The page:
Advertising & Arts

Choreographer

Choreographers create new dance routines and rehearse performances of routines. They may also direct and stage productions.

  • Entry-level education

    VET qualification

  • Job outlook

    1 2 3 4 5

What does a Choreographer do?

Choreographers create new dance routines and rehearse performances of routines. They may also direct and stage productions.

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Work activities

As a choreographer, you would design dance routines and arrangements of movements for dancers and other performers. You may choreograph theatrical, TV or movie productions, music clips, and public displays, fashion shows or private corporate events. You may work with actors as a movement coach.

You would normally specialise in a particular dance style, for example:

  • classical ballet
  • modern dance
  • jazz dance and musical theatre
  • ballroom
  • indigenous dance
  • disability dance.

Depending on your job role, you could:

  • develop ideas and refine routines
  • plan routines or movements around the music they are performed to
  • work with producers, costume designers, and musical and artistic directors
  • choose appropriate music for your performances
  • audition dancers
  • train and rehearse the performers
  • record the steps using software, recording devices or a notation system.

You may also spend time on your own business, working on marketing, administration and finding new work or funding streams. 

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Key skills and interests

To become a choreographer, you would need:

  • a high level of dancing ability
  • a thorough knowledge of dance and movement
  • good teaching and communication skills
  • creativity and imagination
  • patience, stamina and concentration
  • an understanding of dancers' needs.
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Working hours and conditions

Working Hours

You may work long daytime hours whilst teaching and rehearsing the dancers and sometimes also attend evening performances. You may often work on more than one production at a time.

Conditions

You would mainly work in dance studios and rehearsal rooms, but you may also work in theatres, film and TV studios, nightclubs and holiday centres. You may be working on projects that involve travel, including overseas.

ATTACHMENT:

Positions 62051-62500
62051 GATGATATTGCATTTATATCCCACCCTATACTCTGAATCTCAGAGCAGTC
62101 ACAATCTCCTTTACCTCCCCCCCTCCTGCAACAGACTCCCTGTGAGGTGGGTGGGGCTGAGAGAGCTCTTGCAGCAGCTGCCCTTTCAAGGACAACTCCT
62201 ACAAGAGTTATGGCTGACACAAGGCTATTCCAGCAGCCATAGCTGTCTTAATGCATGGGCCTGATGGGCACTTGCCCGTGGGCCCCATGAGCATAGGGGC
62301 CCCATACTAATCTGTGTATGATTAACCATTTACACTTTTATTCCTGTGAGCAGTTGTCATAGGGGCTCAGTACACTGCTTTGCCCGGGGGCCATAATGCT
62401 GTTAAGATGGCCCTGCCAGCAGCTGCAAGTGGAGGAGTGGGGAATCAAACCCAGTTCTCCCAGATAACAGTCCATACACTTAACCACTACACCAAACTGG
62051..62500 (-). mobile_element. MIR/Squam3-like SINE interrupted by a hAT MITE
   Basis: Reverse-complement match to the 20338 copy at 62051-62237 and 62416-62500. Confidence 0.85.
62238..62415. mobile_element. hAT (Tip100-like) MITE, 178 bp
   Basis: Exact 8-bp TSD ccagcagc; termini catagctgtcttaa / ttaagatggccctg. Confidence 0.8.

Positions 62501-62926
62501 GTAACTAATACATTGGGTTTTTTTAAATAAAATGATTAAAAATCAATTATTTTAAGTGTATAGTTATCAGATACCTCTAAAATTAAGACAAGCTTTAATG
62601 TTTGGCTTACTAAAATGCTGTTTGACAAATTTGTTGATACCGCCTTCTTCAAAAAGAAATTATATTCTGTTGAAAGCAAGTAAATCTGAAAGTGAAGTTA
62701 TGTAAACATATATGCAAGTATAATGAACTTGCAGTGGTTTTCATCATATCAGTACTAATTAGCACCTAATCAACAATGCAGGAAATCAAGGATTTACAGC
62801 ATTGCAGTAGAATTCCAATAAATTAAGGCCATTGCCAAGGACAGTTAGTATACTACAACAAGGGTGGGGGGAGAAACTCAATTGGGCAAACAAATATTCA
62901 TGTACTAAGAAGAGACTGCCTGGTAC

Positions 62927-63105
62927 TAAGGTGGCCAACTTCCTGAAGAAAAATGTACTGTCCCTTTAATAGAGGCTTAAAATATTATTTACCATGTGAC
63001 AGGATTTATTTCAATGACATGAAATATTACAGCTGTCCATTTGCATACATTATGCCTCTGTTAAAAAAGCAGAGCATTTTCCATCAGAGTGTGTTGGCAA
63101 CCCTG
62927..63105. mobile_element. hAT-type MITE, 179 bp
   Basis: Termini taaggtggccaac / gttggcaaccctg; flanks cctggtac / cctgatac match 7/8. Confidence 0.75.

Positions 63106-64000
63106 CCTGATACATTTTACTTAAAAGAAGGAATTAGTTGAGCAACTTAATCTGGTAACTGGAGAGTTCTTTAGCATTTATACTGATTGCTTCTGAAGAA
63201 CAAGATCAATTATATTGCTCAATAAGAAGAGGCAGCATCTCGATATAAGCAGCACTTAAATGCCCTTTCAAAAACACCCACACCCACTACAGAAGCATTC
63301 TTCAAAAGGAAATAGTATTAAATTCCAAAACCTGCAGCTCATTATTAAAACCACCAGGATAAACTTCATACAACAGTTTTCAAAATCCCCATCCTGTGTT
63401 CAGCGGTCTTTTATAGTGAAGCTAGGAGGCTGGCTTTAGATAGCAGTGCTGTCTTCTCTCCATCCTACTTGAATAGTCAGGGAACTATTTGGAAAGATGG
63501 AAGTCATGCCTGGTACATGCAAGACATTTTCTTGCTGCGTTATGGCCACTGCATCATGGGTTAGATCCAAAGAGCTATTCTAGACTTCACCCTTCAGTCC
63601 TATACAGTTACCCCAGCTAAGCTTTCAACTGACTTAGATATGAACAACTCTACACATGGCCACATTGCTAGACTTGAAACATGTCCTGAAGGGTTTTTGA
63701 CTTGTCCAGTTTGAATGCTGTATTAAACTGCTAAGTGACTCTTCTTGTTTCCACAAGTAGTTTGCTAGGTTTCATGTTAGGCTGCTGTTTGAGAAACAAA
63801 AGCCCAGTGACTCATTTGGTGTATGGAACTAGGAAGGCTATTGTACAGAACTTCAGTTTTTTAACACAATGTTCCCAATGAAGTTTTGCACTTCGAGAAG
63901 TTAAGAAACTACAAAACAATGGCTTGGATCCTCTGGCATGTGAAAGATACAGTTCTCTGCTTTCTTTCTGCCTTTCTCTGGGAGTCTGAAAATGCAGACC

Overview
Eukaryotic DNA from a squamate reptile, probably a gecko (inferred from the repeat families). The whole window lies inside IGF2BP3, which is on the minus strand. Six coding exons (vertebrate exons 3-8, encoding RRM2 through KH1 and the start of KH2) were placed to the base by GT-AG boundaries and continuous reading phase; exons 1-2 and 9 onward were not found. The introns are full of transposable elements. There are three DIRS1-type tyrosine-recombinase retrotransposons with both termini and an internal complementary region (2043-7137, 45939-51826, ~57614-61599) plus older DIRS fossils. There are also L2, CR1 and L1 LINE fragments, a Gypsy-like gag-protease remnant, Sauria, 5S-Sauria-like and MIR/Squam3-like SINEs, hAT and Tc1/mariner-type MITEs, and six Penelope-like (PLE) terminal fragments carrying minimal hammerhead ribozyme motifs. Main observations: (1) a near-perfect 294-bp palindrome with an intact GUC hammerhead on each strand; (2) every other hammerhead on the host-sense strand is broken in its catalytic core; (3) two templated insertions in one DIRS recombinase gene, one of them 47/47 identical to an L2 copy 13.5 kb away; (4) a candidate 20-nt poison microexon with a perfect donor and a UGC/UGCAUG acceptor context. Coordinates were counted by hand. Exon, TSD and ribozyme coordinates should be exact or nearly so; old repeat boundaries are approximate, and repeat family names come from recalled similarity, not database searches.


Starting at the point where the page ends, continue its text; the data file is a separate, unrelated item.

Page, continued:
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How to become an Choreographer?

Entry Level Education

Choreographers generally have many years’ dance experience. To become a dancer you usually have to complete a VET qualification in dance. Talent and natural ability often are more important than having a formal qualification.

Completing a degree in arts, applied dance, creative arts or fine arts, with a major in dance, dance performance or a related field is also appropriate. To get into these courses you usually need to gain your senior secondary school certificate or equivalent with English. Auditions and interviews are normal when applying for these courses.

Courses range from specialising in intensive training for a performance career, to qualifing graduates to teach dance or form a career pathway to other dance-related careers such as choreography and community arts work.

The Australian Ballet School and the National Aboriginal Islander Skills Development Association (NAISDA Dance College) conduct auditions across Australia for their diploma programs each year.

www.australianballetschool.com.au/

www.naisda.com.au

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Job outlook

  • 1 2 3 4 5

There are a limited number of dance companies, and a small number of opportunities available for both dancers and choreographers.

Better opportunities for dancers and choreographers exist in large cities, both in Australia and overseas.

A growing interest in dance in pop culture may provide opportunities in fields outside of dance companies, such as TV or movies, or theme parks. Many dancers and choreographers, nonetheless, struggle to find opportunities to express themselves creatively.

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